Lyda Astrove said she was stunned when she heard a school board member from Maryland utter a word that she and many others consider a slur against people with intellectual disabilities.
“I couldn’t believe my ears,” the longtime advocate said.
In recent days, reactions like hers have touched off calls for an apology from Montgomery County School Board member Judy Docca, who serves as the board’s vice president. On Tuesday, Docca spoke out at a meeting.
“I have to apologize to my colleagues and to staff for using a term that I should not have used in July,” she said as the school board met. “I referred to myself as being retarded because I forget everything. . . . I really regret having done that, and there is no excuse for it. So, I just wanted you to know that I do apologize.”
It was a stark moment in a school system that prides itself on diversity and inclusion, and it sparked a conversation about use of the derogatory word. While Docca’s colleagues spoke of accepting her apology, the issue was not fully resolved in the community.
“This one fell flat and wasn’t enough,” Astrove said. “I didn’t hear her apologize to the children.”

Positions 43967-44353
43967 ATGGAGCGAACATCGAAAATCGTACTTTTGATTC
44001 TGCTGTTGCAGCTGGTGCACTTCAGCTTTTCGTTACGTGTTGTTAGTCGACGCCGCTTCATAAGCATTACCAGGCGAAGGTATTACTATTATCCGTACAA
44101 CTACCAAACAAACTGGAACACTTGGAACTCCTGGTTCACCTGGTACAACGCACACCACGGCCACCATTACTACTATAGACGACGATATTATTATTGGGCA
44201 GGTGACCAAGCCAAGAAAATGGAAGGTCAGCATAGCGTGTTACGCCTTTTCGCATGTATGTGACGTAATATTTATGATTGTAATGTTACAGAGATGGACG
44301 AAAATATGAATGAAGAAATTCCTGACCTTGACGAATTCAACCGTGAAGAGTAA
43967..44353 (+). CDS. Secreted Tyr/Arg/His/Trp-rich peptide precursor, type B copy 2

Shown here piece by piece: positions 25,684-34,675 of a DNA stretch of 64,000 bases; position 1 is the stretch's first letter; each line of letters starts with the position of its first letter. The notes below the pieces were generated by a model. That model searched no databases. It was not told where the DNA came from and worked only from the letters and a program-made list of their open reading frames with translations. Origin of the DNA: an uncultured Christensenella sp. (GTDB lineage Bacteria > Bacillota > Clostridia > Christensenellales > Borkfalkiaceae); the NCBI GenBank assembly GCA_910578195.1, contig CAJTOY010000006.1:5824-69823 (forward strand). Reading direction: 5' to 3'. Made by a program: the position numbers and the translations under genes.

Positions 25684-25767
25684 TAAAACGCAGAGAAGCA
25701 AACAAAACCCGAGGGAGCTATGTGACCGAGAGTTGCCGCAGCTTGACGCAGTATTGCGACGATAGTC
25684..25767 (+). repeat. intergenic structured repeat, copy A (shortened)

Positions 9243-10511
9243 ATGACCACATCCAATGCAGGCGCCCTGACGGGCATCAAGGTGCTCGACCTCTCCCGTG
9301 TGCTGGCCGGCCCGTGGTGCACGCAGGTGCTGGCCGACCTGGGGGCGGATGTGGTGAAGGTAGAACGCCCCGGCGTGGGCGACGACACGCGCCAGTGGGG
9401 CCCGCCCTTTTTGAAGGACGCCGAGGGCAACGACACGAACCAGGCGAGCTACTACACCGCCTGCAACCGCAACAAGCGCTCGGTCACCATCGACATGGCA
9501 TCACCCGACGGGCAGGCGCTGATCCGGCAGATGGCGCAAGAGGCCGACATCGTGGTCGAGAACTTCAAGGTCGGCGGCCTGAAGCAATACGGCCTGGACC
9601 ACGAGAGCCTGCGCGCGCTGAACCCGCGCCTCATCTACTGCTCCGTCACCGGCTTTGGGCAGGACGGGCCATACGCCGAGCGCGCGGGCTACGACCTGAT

A school district spokesman said Docca declined an interview request made Tuesday by The Washington Post.
Jeanne Taylor, special education committee chair for the countywide council of parent-teacher associations, wrote the board Friday, saying that she was appalled by the use of such a hurtful word and asking that such expressions be condemned.
“Over the years, the “R” word, originally used as a clinical term, has become a form of derision, similar to ‘moron’ or ‘idiot,’ ” she wrote. “The term is so offensive that various public agencies — including those under the federal government — have stopped using it.”
On Tuesday, Taylor said she was surprised Docca “did not apologize to parents and students, who are the people most affected and offended by the outdated and offensive…